0
$\begingroup$

I need to make a pendant (jewelry) with a fingerprint pressed into it — this will then be 3D printed (see image attached for an example of what I'm looking for).

Am I correct in thinking that a displacement modifier is the way to go? I have the image of the fingerprint which I was then going to use as the displacement modifier on the object. I have tested this out and it works to a certain extent but I was just wondering if there was a better method for doing this?

Many thanks in advance for any help or advice on this.

enter image description here

$\endgroup$
1
$\begingroup$

I would think displacement is the way to go. An alternative would be to try making a textured sculpt brush with the texture set to stencil and use Dyntopo.

$\endgroup$
  • $\begingroup$ Hi @Brenticus, thanks for the alternative suggestion. I'm not incredibly familiar with the textured sculpt brush — would it allow me to replicate my fingerprint image or would it just give a close approximation? Reason I ask is because basically the fingerprint image I'm using is the fingerprint of the actual person I'm creating it for, hence it needs to closely resemble it. Hope that makes sense? Many thanks. $\endgroup$ – Ben Clarke Dec 4 '17 at 21:56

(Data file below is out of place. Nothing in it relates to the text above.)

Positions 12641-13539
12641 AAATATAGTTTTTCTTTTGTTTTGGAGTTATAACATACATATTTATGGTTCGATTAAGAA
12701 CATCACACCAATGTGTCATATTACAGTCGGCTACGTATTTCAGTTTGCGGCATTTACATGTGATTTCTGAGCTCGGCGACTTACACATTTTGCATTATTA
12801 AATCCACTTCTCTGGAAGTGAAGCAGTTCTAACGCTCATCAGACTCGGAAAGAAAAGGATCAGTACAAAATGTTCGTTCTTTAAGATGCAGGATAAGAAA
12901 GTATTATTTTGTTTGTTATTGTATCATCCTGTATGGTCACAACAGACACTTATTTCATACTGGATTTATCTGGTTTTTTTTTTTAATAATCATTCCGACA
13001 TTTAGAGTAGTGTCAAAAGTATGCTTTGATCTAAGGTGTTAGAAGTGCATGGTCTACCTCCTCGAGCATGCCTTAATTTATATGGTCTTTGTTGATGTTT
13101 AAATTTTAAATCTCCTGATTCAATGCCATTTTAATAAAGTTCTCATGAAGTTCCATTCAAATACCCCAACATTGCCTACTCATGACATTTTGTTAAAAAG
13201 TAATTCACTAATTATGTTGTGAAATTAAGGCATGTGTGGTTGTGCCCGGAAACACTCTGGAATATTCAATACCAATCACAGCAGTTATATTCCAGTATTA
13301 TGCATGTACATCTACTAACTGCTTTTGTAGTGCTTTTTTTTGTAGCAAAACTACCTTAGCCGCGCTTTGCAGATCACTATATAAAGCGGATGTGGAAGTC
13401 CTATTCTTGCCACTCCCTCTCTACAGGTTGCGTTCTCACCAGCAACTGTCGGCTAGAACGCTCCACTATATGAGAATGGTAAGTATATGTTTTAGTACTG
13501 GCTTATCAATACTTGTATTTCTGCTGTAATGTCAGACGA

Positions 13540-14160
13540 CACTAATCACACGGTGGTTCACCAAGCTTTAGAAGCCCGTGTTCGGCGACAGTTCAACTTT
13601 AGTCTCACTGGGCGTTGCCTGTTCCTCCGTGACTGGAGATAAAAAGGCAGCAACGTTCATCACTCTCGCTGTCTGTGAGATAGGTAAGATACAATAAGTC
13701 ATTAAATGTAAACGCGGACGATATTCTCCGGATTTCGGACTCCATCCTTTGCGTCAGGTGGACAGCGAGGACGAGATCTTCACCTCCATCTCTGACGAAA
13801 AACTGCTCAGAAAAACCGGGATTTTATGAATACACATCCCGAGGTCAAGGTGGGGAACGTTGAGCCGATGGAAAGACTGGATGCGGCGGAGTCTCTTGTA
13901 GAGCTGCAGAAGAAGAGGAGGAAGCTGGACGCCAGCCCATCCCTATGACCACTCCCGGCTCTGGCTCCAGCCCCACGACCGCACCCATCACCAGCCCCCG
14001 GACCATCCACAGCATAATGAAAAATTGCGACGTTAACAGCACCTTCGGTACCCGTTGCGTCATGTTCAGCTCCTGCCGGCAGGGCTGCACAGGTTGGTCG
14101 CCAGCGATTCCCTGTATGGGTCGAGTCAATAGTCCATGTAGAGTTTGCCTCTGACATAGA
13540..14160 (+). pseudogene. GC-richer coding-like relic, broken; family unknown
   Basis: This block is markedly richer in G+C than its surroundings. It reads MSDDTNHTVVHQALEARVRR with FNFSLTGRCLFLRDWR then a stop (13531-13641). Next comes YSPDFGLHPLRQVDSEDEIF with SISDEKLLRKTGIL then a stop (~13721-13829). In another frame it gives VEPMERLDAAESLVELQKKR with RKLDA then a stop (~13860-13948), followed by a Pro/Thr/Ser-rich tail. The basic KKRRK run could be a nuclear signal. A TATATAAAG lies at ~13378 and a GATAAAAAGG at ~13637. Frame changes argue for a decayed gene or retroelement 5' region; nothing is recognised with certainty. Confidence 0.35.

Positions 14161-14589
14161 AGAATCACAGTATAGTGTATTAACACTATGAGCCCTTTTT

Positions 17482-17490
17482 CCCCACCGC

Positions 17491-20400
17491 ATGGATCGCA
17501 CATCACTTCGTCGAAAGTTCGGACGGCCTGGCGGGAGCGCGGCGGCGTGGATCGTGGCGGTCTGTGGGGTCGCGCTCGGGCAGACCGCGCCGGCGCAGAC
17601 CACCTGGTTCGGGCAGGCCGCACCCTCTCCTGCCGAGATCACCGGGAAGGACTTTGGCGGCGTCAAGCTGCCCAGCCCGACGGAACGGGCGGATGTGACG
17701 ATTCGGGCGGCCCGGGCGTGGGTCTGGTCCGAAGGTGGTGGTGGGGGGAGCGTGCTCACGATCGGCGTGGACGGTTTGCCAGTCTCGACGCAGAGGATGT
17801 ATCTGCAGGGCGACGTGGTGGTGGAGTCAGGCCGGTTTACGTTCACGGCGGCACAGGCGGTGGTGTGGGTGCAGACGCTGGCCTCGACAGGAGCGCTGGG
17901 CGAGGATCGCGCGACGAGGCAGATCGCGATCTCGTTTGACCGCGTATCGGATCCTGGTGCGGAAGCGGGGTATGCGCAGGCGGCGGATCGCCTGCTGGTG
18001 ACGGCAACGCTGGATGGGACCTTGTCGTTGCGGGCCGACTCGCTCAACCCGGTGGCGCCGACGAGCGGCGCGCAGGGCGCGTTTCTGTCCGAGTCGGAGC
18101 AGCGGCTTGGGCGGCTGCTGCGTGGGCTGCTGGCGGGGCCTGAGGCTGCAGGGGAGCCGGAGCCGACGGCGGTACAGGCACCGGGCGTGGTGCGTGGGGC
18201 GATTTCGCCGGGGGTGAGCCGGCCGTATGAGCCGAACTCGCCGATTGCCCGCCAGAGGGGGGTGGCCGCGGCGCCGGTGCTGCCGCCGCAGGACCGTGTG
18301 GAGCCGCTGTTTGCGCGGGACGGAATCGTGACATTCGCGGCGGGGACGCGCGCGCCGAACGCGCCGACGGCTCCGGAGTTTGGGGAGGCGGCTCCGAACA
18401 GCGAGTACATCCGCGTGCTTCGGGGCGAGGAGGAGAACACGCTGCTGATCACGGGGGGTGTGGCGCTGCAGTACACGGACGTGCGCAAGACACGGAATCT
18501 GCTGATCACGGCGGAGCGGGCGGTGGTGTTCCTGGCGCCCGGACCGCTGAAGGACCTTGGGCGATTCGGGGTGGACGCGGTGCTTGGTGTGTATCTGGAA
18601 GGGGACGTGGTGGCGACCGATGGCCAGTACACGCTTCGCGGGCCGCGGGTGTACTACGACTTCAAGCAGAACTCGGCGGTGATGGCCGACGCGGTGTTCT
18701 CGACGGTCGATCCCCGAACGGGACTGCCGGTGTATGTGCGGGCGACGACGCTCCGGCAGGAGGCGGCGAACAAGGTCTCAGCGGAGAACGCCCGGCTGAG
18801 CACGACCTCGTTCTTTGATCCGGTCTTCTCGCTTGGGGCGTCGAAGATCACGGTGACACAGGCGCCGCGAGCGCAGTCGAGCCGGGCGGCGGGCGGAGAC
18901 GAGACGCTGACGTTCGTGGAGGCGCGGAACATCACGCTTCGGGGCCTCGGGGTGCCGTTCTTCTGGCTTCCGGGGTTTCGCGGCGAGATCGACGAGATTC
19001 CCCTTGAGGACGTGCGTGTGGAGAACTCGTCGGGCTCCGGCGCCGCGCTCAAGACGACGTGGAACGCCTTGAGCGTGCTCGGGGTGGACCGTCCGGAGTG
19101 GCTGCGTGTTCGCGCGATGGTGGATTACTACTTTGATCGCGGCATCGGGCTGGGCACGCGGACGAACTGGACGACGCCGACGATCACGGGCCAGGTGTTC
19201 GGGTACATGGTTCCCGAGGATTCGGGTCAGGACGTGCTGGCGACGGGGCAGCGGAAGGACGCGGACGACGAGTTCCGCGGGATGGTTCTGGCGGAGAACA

• $\begingroup$ I'm assuming you have an image of the fingerprint of the person. If the image is high contrast, as in ridges are light, valleys are dark, then you can use it as a texture for a sculpt brush. If you change the brush mapping from tiled to Stencil, the image will be an overlay over your object. you can then position the image over the object where you want the point to be, then sculpt over it. The light areas will be affected more than the dark areas, giving the pattern. Using dyntop will only add more geometry where it is needed and can give more precise results. $\endgroup$ – Brenticus Dec 4 '17 at 22:02
  • $\begingroup$ Excellent info — thank you. I'm going to try this right now... $\endgroup$ – Ben Clarke Dec 4 '17 at 22:06
  • $\begingroup$ Just tried it, albeit very quickly, but it produced very good results. Thank you for the suggestion. Here's some quick renders --> (ibb.co/bEi5VG) $\endgroup$ – Ben Clarke Dec 4 '17 at 23:19

Your Answer

By clicking “Post Your Answer”, you agree to our terms of service, privacy policy and cookie policy

Not the answer you're looking for? Browse other questions tagged or ask your own question.